Chemistry is truly the central science and underpins much of the efforts of scientists and engineers to improve life for humankind. TheMIT Department of Chemistryis taking a leading role in discovering new chemical synthesis, catalysis, creating sustainable energy, theoretical and experimental understanding of chemistry, improving the environment, detecting and curing disease, developing materials new properties, and nanoscience.
The Chemistry Education Office staff is responsible for administering the educational programs in the Department of Chemistry. Students can find answers to many questions about the undergraduate and graduate programs on the department website, and they are encouraged to stop by and see the staff in the office located in 6-205.
The student-run outreach programs in the Department of Chemistry aim to bring the excitement of chemical sciences to the community through lively demonstrations designed to illustrate a broad range of chemical principles. Graduate students visit science classes in high schools and middle schools in the Greater Boston area with a view to demystifying chemistry through hands-on experiments. ClubChem, an undergraduate chemistry organization, conducts Chemistry Magic Shows for elementary schools and youth programs in the Greater Boston area.
Chemistry is truly the central science and underpins much of the efforts of scientists and engineers to improve life for humankind. MIT Chemistry is taking a leading role in discovering new chemical synthesis, catalysis, creating sustainable energy, theoretical and experimental understanding of chemistry at its most fundamental level, unraveling the biochemical complexities of natural systems, improving the environment, detecting and curing disease, developing materials new properties, and nanoscience.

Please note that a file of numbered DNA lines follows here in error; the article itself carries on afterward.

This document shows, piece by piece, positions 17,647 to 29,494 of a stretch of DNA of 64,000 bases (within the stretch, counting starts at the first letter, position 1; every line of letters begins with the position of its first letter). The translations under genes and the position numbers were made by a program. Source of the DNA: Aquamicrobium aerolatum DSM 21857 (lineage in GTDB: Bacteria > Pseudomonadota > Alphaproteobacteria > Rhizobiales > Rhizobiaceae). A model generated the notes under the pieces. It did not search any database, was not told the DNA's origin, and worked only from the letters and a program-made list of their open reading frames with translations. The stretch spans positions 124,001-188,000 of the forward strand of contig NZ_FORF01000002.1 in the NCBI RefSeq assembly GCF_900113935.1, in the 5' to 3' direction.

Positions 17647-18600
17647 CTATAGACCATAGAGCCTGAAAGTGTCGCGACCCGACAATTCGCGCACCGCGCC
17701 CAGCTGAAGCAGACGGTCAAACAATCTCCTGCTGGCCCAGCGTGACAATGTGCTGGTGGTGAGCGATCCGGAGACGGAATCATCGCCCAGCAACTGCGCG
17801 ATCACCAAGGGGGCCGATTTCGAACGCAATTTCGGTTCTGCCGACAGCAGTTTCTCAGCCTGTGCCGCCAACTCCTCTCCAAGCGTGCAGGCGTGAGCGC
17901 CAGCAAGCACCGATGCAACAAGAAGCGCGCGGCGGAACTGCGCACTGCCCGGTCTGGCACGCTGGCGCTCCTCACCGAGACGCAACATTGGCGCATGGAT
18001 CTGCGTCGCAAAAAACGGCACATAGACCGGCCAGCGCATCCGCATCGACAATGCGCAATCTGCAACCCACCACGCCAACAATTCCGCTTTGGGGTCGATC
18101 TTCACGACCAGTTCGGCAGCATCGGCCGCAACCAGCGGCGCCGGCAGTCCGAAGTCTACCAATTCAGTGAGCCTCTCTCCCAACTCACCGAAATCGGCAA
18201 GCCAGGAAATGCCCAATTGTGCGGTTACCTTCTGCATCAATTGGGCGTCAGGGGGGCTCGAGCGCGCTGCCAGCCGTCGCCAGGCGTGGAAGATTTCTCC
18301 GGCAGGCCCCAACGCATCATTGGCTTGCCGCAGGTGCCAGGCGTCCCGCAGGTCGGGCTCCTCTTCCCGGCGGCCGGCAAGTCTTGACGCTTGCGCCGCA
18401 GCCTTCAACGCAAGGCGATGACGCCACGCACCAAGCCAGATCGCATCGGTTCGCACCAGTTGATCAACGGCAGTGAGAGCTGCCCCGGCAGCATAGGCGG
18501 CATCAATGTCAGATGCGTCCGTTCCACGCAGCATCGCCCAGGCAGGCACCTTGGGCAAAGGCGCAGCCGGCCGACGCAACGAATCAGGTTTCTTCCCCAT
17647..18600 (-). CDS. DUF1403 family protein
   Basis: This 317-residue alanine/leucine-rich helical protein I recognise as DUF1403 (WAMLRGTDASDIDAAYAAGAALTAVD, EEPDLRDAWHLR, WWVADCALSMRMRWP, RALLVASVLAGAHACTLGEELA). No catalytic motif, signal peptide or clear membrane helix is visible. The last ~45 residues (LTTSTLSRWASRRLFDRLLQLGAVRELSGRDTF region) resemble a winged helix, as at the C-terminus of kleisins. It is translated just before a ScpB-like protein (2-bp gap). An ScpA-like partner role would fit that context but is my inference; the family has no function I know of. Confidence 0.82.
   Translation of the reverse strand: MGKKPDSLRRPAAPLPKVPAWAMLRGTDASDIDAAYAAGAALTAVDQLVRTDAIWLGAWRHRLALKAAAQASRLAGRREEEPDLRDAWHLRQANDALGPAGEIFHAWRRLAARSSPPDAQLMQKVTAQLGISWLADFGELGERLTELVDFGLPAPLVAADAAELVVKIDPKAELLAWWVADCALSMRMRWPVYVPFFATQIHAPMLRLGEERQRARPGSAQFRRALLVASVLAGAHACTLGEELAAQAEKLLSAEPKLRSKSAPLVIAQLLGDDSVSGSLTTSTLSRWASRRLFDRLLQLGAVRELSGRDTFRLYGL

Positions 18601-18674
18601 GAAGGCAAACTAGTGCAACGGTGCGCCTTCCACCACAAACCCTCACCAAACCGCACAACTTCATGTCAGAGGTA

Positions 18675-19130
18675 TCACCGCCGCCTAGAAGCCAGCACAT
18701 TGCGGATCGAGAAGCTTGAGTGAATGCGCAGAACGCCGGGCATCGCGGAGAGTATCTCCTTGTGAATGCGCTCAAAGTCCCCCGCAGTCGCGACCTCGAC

Solomon is 2017 National Academy of Sciences Medalist
January 30, 2017
Susan Solomon, the Lee and Geraldine Martin Professor of Environmental Studies at the Massachusetts Institute of Technology, will receive the 2017 National Academy of Sciences, Arthur L. Day Prize and Lectureship.
Solomon has been a leader in the fields of atmospheric chemistry and climate change for three decades. In 1986, Solomon proposed that novel chemistry was taking place and then used optical techniques to demonstrate that chlorine and bromine released by chlorofluorocarbon (CFC) gases were responsible for the ozone “hole” over Antarctica, which had been discovered just a year earlier. This groundbreaking work has now become standard text in any description of stratospheric ozone processes. Her findings contributed to the establishment of the Montreal Protocol to reduce emissions of CFC gases beginning in 1987. Thirty years later, Solomon used observations and model calculations to identify the first signs of the recovery of the Antarctic ozone layer, an indication of the progress and effectiveness of the Montreal Protocol.
In addition to her personal scientific contributions, Solomon has served as a co-chair of the Intergovernmental Panel on Climate Change Working Group I, leading an effort of hundreds of authors and reviewers for the 2007 IPCC international climate assessment report. Throughout her career, she has also worked to communicate the science of climate change to the public and to policymakers.
The Arthur L. Day Prize and Lectureship is awarded to a scientist making lasting contributions to the study of the physics of the Earth and whose lectures will provide solid, timely, and useful additions to the knowledge and literature in the field. The recipient is awarded a $50,000 prize and funds to present a series of Day Lectures, supported by the Arthur L. Day Bequest.
The winners will be honored in a ceremony on Sunday, April 30, during the National Academy of Sciences' 154th annual meeting.
The National Academy of Sciences is a private, nonprofit institution that was established under a congressional charter signed by President Abraham Lincoln in 1863. It recognizes achievement in science by election to membership, and — with the National Academy of Engineering and the National Academy of Medicine — provides science, engineering, and health policy advice to the federal government and other organizations.
Story image: Susan Solomon - Photo credit: Dominick Reuter